Predicting bushfires in Australia

E. Linacre


Bushfires are a common scene in southeastern Australia following a period of drought. A typical dangerous fire situation occurs when a vigorous cold front approaches a slow-moving high in the Tasman Sea, advecting hot, dry, northwesterly winds from the interior desert towards the southeast (Fig 1).

Fig 1. Synoptic analysis of 16 February 1983, the day of the Victorian Ash Wednesday bushfires which killed 71 people and destroyed a lot of property. Several months of El Niño-related drought preceded these fires (1).


The Forest Fire Danger Index

Forest fires are more likely when the soil is dry and when a lot of forest fuel (e.g. tonnes of wood per square km) is available. Once a fire has started (e.g. by lightning), the main atmospheric variables that determine the size and longevity of this fire in drought-stricken bush are:

An index is used in Australia to assess the likelihood and severity of bushfires. This index, the Forest Fire Danger Index (FFDI), was empirically derived by McArthur and equals the following (1):

FFDI = 1.275 D 0.987 exp{[T / 29.5858] - [H / 28.9855] + [V / 42.735]}

where D is a drought factor:

D = 0.191[I + 104][N + 1]1.5 / {3.52 [N + 1]1.5 + R - 1}

T is the daily maximum temperature ( C), H is the daily minimum relative humidity (%), V the daily-mean wind speed (km/h), N is the number of days since the last rain, R (mm) is the total rain in the most recent 24 hours with rain, I (mm) is the amount of rain needed to restore the soil's moisture content to 200 mm.

The dependency of the FFDI on the drought factor (i.e. the rain history) is about linear, but the FFDI increases exponentially with wind speed and temperature. Of the many parameters in the FFDI, the dryness of the air the main one: the annual sum of daily values of FFDI at Sale in Victoria in southeast Australia proves to relate very well to Ha, the annual mean of the daily values of H (%): S FFDI @ 8603 - 124.1 Ha. A corollary of this is that reductions of H resulting from doubling the atmosphere's carbon dioxide content will increase the danger of bushfires (2).

The connection between the FFDI and the occurrence of bushfires in practice has been established by considering 28 years of 3pm daily data at Melbourne (3). There was a strong linear correlation between the Melbourne FFDI and the logarithm of the frequency of bushfires in the surrounding state of Victoria during the bushfire season of November to March. However, the numbers depend also on the day of the week, the amount of forest litter as fuel on the ground and the occurrence of lightning. Of the average of 2.46 bushfires/day, 0.75/day were triggered by lightning. The others were sparked by people or by another bushfire nearby. The importance of accidental ignition is obvious when comparing the average of 3.35 fires/day on Sundays against only 1.87/day on weekdays, when fewer people make outings into the forests. Analysis also revealed that the previous day's FFDI influenced the frequency of fires starting. Also, bushfires did not happen if the fuel amounted to less than 8 tonnes/hectare, but could become uncontrollable on the approximately 100 days annually when the fuel exceeds 30 t/ha.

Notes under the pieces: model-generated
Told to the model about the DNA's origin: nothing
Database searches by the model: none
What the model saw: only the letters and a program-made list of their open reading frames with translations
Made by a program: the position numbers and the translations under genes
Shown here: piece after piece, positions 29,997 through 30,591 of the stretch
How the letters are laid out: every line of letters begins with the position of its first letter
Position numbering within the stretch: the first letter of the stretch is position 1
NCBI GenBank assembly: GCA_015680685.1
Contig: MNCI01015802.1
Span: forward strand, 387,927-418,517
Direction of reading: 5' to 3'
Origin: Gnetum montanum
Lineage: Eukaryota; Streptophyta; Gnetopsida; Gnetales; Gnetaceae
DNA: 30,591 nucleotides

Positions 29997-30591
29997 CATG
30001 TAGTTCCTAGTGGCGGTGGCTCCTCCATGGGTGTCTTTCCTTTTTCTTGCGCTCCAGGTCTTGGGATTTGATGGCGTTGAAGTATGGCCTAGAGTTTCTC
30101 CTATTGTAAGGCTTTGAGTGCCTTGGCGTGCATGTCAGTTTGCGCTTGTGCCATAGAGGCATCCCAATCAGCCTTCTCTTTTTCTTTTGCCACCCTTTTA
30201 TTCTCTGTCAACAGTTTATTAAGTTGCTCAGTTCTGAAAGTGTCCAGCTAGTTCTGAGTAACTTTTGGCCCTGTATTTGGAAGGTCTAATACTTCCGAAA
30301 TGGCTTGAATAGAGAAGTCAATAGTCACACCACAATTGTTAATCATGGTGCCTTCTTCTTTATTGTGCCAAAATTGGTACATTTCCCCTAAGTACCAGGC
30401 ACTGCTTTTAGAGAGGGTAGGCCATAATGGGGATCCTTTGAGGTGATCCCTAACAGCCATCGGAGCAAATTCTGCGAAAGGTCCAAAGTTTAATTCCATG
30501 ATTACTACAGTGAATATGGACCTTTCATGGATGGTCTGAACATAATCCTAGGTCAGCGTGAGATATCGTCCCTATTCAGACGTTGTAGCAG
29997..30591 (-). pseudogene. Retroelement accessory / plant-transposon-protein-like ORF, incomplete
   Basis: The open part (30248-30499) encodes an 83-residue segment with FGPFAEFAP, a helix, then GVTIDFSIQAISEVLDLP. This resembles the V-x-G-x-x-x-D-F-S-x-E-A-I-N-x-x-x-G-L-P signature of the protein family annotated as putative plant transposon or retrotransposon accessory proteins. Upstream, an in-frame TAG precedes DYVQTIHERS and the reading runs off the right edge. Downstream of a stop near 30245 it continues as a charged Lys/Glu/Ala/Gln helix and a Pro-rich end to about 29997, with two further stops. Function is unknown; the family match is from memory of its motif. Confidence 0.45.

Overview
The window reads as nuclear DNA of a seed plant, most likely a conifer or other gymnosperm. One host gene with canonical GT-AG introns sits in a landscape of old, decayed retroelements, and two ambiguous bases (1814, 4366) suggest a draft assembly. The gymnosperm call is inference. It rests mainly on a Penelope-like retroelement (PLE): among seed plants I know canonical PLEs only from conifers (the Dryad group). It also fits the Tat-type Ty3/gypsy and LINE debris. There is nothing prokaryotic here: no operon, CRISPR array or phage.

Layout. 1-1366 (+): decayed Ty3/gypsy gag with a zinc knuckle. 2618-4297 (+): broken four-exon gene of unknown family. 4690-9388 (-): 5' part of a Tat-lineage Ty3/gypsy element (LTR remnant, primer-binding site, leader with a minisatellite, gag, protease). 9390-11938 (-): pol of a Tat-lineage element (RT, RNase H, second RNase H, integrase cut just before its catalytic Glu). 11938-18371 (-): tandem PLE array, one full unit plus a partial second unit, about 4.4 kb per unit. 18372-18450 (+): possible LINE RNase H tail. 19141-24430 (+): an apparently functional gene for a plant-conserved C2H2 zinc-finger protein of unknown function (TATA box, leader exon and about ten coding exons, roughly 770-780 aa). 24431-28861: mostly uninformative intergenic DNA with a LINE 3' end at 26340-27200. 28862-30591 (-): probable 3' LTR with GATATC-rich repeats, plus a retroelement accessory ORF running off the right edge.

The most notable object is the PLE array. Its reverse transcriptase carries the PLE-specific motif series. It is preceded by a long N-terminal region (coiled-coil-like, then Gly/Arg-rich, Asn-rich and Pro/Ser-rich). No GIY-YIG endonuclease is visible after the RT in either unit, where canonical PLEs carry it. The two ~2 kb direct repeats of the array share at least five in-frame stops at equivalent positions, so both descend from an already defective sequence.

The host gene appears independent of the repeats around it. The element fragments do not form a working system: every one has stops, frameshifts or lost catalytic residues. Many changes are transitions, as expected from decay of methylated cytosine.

Note that the FFDI should not be used to assess forest fire danger on other continents, e.g. North America.


  1. from the Bushfire website of the Australian Bureau of Meteorology.
  2. Beer, T. & A. Williams 1995. Estimating Australian forest fire danger under conditions of doubled carbon-dioxide concentrations. Climatic Change, 29, 169-88.
  3. Gill, A.M., K.R. Christian, P.H.R. Moore and R.I. Forrester 1987. Bushfire incidence, fire hazard and fuel reduction burning. Aust. J. Ecol., 12, 299-306.